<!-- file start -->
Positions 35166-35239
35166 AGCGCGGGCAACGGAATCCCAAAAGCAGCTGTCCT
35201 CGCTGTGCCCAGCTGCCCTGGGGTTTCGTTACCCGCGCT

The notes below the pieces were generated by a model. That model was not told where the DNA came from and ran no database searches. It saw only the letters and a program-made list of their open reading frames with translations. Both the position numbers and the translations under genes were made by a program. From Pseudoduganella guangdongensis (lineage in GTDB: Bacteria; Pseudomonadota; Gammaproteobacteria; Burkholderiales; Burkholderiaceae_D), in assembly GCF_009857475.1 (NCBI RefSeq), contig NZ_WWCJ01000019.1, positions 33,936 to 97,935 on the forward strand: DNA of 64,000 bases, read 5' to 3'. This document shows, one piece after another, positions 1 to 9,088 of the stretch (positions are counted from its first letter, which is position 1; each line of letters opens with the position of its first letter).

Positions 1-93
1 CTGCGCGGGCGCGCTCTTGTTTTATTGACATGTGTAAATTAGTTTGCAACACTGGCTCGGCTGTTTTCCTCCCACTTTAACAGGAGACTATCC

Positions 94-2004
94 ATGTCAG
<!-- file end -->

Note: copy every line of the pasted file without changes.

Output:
Positions 35166-35239
35166 AGCGCGGGCAACGGAATCCCAAAAGCAGCTGTCCT
35201 CGCTGTGCCCAGCTGCCCTGGGGTTTCGTTACCCGCGCT

The notes below the pieces were generated by a model. That model was not told where the DNA came from and ran no database searches. It saw only the letters and a program-made list of their open reading frames with translations. Both the position numbers and the translations under genes were made by a program. From Pseudoduganella guangdongensis (lineage in GTDB: Bacteria; Pseudomonadota; Gammaproteobacteria; Burkholderiales; Burkholderiaceae_D), in assembly GCF_009857475.1 (NCBI RefSeq), contig NZ_WWCJ01000019.1, positions 33,936 to 97,935 on the forward strand: DNA of 64,000 bases, read 5' to 3'. This document shows, one piece after another, positions 1 to 9,088 of the stretch (positions are counted from its first letter, which is position 1; each line of letters opens with the position of its first letter).

Positions 1-93
1 CTGCGCGGGCGCGCTCTTGTTTTATTGACATGTGTAAATTAGTTTGCAACACTGGCTCGGCTGTTTTCCTCCCACTTTAACAGGAGACTATCC

Positions 94-2004
94 ATGTCAG